“When I was a kid, I saw how my mum loved to read. I love to read as well; and how dad was into motion pictures. My mum ignited in me a knack for imagination and my dad a love for storytelling. I knew early on in life that I wanted to take that imagination and use that storytelling ability to communicate with the rest of the world, and what better way than through film. And having watched the first Star Wars as a child I was captivated by the fact that you could go into space through a film. I love just staring up into the sky and into the stars wondering what’s up there. The fact that a film could take you to another place and that you could completely be absorbed and forget everything around you; I’d love to do that with my movies,” she said.

As well as reading, Ngosa, who is a real foodie, loves to do watch cooking shows and try out new recipes in her spare time.

She describes herself as passionate and proudly Zambian and this is evident in her quest to get content into the world that reflects who and what Zambia is and hopes that Zambians would see a reflection of themselves and that they too in their own lives can do great things if they put their mind to it.

“What I hoped for this movie was for the world to see how amazing we are as Zambians, how much potential we have and how we can make an opportunity out very, very little. In 1993 when the crash happened, we were not prepared for that kind of tragedy but we were still able to build ourselves up and a year later be in the AFCON final for the second time in our history. And also in 2012, nobody believed in us because most of our players never played in the big leagues in Europe. In the finals you had players the likes of Drogba who played at the highest levels as far as the World Cup, and what could Zambia do? And still we were able to find something within us to triumph against all the odds,” she observed.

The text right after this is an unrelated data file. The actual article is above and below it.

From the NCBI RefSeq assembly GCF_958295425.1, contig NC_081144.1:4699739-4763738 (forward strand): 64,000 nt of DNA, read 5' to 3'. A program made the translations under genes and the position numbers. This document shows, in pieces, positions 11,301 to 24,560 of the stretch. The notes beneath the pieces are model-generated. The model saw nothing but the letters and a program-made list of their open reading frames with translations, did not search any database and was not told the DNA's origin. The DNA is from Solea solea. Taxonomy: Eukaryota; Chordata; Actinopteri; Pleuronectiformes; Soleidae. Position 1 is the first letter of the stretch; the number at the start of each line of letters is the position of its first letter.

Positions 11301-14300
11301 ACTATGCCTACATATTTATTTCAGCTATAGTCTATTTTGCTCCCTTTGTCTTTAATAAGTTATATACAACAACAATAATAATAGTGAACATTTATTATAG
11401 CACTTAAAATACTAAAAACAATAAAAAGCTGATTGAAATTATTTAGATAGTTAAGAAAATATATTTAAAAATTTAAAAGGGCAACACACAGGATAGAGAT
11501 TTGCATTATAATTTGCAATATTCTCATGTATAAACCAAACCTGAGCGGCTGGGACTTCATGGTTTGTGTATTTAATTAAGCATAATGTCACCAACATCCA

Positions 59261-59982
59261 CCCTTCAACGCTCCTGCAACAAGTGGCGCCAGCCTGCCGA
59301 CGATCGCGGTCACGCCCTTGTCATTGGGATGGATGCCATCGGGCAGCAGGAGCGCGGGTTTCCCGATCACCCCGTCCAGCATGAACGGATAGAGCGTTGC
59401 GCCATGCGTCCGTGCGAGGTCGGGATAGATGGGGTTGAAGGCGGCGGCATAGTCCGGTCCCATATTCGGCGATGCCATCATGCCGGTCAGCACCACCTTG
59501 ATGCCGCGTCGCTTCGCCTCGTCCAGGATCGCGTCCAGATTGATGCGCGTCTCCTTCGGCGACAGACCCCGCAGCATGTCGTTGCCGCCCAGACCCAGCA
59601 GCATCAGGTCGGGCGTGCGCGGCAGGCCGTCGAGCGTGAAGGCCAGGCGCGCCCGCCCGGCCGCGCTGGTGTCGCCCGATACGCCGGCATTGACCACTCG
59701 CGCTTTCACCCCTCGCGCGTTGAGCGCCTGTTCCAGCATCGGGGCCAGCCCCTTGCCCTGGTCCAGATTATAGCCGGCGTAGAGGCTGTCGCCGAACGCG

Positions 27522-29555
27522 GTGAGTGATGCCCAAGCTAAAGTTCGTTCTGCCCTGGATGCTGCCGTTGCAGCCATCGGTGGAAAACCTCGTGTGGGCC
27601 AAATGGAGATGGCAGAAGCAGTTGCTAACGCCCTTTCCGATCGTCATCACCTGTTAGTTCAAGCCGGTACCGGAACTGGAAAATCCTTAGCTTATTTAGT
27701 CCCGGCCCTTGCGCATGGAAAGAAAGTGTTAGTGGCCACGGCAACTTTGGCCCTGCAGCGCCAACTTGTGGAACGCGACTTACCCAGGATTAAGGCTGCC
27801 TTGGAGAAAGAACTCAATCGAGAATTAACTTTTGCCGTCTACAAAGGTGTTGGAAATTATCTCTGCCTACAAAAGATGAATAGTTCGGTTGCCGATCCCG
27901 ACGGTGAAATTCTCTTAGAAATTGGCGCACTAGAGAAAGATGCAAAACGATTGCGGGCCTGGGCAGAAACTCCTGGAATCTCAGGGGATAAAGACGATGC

The e18hteam film is being showcased across Zambia throughout August and into September in a ‘Zambeef in Your Town’ Dibili roadshow that has already covered Kabwe, Chingola, Kitwe, Kaoma and Mongu, and will reach Choma and Livingstone on August 21 and 22, Chipata on August 29 and Mansa on September 5. Lusaka residents will have a chance to see the film on August 24 at Freshview cinema in Manda Hill during the Barefeet Festival.

“The reaction to the national tour has been amazing and really great. It was moving for some because of the fact that the film was a faithful documentation of what happened. It’s been lovely; Some FAZ officials and the mayor of one of the towns we’ve been to so far come out to show their support. And also seeing that people had been following the journey of the documentary and were excited that it has finally been brought to them thanks to Zambeef,” she said of the experience.

“It will certainly be interesting to see the reaction to the movie and the level of interaction people in more urban areas and at the grassroots have with sport. I’m glad that Zambeef stepped in to take this film to the rest of Zambia and that anyone who is a Chipolopolo fan and proudly Zambian would have access to the film for free. And also as it goes around the world and people embrace it at film festivals,” she added.

Ngosa is currently working on other projects when not on the road and hopes to do her first feature film in the coming year.